The Munchkin is an almost-six-year old who definitely has a mind of his own.
And that mind has no problem letting people, including his teacher, know that he doesn’t like coloring.
He can draw until the pencil or crayon is down to a nub, or until the marker practically runs out of ink. But coloring? Inside the lines? Madness! It is beneath him! To him, it is gruntwork, pure and simple.
Unfortunately for him, it seems that kindergarten teachers can be sticklers when it comes to coloring pictures. Especially when coloring the picture is part of the assignment, not just for prettification. You know, like coloring in all the triangles red, and all the squares blue.
So, coloring outside the lines is verboten. Ditto with leaving some white in there. They prefer that the item in question be properly and completely shaded. Which, I guess if you are going to do it, you might as well do it right.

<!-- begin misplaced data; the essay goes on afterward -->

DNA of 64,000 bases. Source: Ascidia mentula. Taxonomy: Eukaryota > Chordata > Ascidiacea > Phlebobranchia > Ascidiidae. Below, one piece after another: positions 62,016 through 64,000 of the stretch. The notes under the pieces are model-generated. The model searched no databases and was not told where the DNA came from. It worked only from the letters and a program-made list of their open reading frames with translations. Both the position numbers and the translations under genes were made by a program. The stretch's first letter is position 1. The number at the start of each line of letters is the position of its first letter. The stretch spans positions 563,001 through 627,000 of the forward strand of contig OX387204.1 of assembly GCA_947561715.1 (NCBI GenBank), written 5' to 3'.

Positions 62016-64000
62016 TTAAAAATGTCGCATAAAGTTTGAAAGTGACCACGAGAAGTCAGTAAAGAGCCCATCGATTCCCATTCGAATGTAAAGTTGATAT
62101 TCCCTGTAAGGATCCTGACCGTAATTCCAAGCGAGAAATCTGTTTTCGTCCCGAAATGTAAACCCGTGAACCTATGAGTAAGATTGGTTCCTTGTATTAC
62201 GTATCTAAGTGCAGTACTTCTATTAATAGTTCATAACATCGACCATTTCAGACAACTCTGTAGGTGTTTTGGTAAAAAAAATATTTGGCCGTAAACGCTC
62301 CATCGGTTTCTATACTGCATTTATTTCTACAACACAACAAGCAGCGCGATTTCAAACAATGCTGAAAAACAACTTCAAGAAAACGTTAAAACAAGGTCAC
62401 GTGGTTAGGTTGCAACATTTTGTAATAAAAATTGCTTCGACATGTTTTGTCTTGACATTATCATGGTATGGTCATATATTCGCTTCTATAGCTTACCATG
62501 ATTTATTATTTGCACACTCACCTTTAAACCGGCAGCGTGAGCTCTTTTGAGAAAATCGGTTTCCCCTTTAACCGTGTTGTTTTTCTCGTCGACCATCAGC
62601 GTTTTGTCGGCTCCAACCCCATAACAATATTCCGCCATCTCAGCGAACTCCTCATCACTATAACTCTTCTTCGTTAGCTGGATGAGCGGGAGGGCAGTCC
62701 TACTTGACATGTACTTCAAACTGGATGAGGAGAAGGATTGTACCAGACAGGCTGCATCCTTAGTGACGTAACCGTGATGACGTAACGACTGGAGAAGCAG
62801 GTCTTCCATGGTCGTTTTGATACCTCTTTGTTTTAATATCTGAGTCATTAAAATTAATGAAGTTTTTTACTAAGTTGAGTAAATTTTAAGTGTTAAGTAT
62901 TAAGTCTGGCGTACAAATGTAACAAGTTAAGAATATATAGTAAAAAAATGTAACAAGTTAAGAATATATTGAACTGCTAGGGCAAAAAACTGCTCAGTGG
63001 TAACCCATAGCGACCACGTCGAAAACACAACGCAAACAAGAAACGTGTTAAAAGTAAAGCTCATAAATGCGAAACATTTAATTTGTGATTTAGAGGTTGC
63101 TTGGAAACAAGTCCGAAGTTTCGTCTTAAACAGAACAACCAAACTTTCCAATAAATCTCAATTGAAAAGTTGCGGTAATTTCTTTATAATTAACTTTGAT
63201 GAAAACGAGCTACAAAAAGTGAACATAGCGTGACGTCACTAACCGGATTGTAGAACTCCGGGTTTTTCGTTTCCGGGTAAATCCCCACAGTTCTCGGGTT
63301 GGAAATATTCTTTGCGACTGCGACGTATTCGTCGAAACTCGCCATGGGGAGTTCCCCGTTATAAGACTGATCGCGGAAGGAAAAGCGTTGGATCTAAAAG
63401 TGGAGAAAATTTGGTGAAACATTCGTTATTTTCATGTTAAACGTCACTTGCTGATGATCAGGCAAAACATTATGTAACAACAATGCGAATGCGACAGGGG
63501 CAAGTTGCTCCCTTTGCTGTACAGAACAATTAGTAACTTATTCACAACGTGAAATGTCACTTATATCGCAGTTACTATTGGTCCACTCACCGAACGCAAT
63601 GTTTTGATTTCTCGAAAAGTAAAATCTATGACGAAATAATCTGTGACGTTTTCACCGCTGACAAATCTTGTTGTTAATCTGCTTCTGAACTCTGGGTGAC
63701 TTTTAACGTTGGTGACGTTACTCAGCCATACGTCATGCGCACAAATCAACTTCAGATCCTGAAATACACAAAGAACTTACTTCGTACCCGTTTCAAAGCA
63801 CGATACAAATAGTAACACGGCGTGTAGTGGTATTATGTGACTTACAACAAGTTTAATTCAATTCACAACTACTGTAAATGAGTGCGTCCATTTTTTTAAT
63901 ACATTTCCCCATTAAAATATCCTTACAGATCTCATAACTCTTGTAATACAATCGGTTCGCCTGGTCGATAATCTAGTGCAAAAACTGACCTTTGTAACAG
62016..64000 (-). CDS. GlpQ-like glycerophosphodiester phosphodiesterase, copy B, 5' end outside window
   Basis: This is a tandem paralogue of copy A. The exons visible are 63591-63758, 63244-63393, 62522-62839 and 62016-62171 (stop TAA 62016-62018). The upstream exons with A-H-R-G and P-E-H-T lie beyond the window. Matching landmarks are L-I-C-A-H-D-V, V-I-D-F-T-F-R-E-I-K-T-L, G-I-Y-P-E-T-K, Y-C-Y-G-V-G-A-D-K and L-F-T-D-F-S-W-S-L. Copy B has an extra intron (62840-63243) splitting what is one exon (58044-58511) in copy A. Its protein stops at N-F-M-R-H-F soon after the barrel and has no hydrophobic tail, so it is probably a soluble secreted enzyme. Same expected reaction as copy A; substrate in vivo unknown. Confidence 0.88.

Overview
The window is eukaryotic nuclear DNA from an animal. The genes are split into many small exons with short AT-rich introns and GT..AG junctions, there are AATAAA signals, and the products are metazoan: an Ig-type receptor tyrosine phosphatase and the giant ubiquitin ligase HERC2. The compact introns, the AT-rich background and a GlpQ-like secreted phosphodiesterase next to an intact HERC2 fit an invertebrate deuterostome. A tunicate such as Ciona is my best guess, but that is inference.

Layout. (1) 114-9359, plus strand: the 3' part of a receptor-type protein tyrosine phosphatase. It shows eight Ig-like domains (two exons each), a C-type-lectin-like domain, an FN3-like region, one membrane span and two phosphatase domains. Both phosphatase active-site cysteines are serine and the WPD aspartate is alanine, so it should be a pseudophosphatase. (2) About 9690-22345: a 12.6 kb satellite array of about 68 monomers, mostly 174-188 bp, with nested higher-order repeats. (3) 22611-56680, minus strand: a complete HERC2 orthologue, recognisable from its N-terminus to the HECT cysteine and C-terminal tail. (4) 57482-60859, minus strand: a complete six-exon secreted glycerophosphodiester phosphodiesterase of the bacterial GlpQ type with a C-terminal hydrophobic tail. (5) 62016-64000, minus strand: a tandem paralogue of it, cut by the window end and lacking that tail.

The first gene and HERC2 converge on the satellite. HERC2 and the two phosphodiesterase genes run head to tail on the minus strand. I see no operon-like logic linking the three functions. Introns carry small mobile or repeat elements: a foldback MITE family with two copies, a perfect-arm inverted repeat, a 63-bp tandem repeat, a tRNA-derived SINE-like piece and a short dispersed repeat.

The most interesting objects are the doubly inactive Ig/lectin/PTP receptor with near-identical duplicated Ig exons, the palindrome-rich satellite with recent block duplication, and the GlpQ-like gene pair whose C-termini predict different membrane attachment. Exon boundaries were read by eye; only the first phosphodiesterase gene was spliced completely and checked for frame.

But didn’t I hear a while back that children were supposed to be encouraged to color outside the lines? That insisting they color inside the lines stifled their individuality and creativity? Say no to conformity, kids, anything goes!
Er, except that particular philosophy is not embraced at the Munchkin’s current school.
I understand that coloring is a fine motor skill. And perhaps it comes down to committing to doing a task and doing it properly, even if you don’t find it a pleasant pastime. Still, there is a part of me that is secretly annoyed at the notes about his lack of coloring finesse that are penned on his worksheets.
The amazing and confusing thing is that I have to sit here and beat it into him that he is to color inside the lines, when adults who have the ability to “think outside the lines” are lauded.
Maybe I should have homeschooled.